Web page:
Please help me. We’re the adults. My daughter, and probably yours, needs our help. They need our love.
So disheartening and yet inspiring, isn’t it?
I know that I have been guilty of this horrendous “crime” at times. I think back to all the moments that I nonchalantly made some comment about how my jeans made me look huge or when I mumbled that I couldn’t eat birthday cake at the party because I was trying to lose some weight… again. All this, I admit shamefully, went on in front of my daughters. I wish I could get those moments back. But I can’t.
And so, I must do the next best thing: Stop. Now.
I have always encouraged my daughters, told them they were beautiful and made it a point to give them compliments each and every day. Not just things like “you’re so pretty” or “you look so cute”. While those are all true, I try to instill them with the fact that they are incredibly smart, have great senses of humor and I praise them when they do nice things for others. I want those things to count more than any kind of “pretty” or “skinny” compliment ever could. So let’s join Ms. Hauser in her crusade and knock this crap off, NOW!
After all, who do our daughters idolize above all others? That’s right. Their mothers.
The Stir wrote this article about kids and bedtime and I must admit that I’m a little amazed at how accurate it is! What do you think? Does this fit your bedtime and parenting styles?
Some of us parents watch the clock, and when it strikes a certain time, the kids must be in bed. Others, well, don’t follow schedules at all. What works for one family isn’t always going to work for another, and since it’s up to the parents on what time their kids should go to bed based on whatever their lifestyle is, then there is no “wrong” time for a kid to go to bed, now is there? Kids could most certainly not get enough sleep and that’s not healthy for them, but maybe the families who let their kids go to bed super late just have a bit of the vampire in them and everyone sleeps ’til noon.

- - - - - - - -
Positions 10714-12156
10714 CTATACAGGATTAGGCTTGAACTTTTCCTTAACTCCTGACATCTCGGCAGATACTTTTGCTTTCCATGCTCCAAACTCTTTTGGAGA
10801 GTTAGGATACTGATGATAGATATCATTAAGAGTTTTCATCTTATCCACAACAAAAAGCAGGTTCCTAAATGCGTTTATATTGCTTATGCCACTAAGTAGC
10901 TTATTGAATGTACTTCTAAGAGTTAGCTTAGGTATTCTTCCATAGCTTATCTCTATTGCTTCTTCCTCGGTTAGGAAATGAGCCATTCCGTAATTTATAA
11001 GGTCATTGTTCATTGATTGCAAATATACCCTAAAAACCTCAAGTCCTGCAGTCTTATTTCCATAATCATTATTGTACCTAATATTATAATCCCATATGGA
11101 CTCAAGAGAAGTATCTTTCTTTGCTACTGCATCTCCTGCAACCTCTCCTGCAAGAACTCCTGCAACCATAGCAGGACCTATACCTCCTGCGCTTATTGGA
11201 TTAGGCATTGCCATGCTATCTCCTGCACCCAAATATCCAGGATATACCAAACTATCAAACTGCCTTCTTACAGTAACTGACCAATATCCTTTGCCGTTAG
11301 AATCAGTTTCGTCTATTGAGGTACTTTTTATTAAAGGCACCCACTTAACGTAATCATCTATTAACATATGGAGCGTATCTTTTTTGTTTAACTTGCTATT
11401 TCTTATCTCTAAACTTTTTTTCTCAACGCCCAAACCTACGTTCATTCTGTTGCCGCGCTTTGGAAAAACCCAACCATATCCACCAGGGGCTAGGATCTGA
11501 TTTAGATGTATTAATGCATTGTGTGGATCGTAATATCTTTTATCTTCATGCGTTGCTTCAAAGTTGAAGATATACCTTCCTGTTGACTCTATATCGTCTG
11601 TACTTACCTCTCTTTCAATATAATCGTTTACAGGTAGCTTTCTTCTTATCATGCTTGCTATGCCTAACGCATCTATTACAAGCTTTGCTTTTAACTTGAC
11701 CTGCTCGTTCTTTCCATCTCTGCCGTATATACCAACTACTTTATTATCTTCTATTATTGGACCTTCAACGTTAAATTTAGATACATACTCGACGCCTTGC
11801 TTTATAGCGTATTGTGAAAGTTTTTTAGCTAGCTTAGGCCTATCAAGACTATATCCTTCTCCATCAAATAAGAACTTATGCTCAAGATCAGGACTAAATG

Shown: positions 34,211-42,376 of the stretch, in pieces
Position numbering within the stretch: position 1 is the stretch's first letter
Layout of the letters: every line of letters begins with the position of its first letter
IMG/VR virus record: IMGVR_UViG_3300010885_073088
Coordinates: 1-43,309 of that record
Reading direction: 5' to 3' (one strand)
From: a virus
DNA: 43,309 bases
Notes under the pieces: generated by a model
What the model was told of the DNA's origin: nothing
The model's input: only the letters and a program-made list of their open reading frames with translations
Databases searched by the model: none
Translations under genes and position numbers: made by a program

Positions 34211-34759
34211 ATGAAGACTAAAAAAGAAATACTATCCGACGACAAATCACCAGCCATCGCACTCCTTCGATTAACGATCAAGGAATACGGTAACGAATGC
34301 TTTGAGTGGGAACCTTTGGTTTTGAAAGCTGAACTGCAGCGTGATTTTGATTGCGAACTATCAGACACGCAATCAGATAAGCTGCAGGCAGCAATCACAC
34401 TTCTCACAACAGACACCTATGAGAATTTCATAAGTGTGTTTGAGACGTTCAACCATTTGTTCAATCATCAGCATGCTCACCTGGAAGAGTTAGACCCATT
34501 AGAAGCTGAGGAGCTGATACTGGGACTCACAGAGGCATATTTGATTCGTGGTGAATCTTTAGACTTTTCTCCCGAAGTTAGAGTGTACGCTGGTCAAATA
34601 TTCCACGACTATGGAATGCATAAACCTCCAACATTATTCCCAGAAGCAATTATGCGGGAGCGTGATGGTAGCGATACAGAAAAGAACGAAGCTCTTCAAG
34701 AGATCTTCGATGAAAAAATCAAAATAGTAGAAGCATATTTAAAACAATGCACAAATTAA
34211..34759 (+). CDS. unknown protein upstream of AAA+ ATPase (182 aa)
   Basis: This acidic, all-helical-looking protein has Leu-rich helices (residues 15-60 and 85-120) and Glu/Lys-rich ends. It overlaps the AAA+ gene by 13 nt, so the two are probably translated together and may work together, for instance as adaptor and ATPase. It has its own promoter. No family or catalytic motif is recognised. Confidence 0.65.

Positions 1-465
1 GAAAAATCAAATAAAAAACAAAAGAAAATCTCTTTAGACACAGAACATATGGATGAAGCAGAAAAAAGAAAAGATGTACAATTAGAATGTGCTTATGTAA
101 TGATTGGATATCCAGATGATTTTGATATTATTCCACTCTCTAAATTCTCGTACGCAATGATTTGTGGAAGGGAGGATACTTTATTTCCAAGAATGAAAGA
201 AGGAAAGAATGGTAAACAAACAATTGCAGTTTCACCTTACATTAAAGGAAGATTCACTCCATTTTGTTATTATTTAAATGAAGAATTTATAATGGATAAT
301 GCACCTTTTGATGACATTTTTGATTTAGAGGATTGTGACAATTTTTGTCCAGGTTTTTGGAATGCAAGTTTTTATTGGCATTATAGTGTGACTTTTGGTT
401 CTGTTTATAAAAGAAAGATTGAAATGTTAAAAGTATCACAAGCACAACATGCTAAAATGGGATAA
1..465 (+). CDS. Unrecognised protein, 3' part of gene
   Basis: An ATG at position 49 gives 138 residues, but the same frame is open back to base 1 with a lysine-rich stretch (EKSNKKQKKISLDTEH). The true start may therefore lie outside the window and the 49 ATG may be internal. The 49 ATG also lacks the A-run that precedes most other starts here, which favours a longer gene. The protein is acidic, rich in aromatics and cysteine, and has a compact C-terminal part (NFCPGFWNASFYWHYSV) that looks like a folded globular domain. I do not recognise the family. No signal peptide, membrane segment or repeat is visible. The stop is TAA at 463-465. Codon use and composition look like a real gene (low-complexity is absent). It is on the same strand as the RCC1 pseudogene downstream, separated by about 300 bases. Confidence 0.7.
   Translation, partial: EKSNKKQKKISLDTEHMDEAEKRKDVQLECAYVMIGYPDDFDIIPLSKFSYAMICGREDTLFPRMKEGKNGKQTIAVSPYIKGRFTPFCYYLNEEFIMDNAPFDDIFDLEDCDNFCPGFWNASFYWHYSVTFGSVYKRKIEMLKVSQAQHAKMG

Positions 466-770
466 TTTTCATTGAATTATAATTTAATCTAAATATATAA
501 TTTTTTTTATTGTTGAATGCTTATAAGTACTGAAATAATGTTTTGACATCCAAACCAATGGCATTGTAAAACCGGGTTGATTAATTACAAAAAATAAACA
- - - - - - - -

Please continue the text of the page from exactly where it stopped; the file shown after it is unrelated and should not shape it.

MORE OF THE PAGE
We shouldn’t judge, but for the sake of some laughs we can make some assumptions. Because what time your kid goes to bed really does say a lot about you.
If you put your kid to bed at 6 p.m. or earlier, you are the most punctual parent around. Some call you anal, but they secretly envy you. When you say dinner is ready at 4:45, you mean 4:45 on the dot. You probably have a nice savings account, too, since you always get the early bird specials. You have no problem watching Breaking Bad as it airs because your little one is already deep in the dream state. Lucky. Maybe some of us need to learn a little from you.
If you put your kid to bed around 7 to 8 p.m., you might be one of those counting the minutes kind of parent. You are also probably no TV parent and your kids think yogurt is ice cream. You are a morning person and wake up in the bed moods (or with the strongest coffee). Your kids are never late for school.
If you put your kid to bed around 8 to 9 p.m., you might be one of those natural parents. You play classical music at bedtime, probably of the Baby Mozart variety, and maybe still nurse your older child down to sleep. You aren’t worried about everything. Your kid just kind of naturally is ready for bed around 8:30. You seem to have this parenting gig totally under control but in the most effortless way. You might also be French.
If you put your kid to bed around 9 to 11 p.m., you are most likely liberals and your family enjoys a lot of take-out because no one likes to cook. Your kids might even be hooked on some of your favorite shows and you watch them together. There’s no “you can’t eat that since it’s late” kind of talk either. You are the house every kid wants to have a sleepover at.
If you put your kid to bed after 11 p.m., you are really an anything goes kind of parent and some think you are absolutely off your rocker.
Not me though — I’m of the mindset that whatever works for your family works!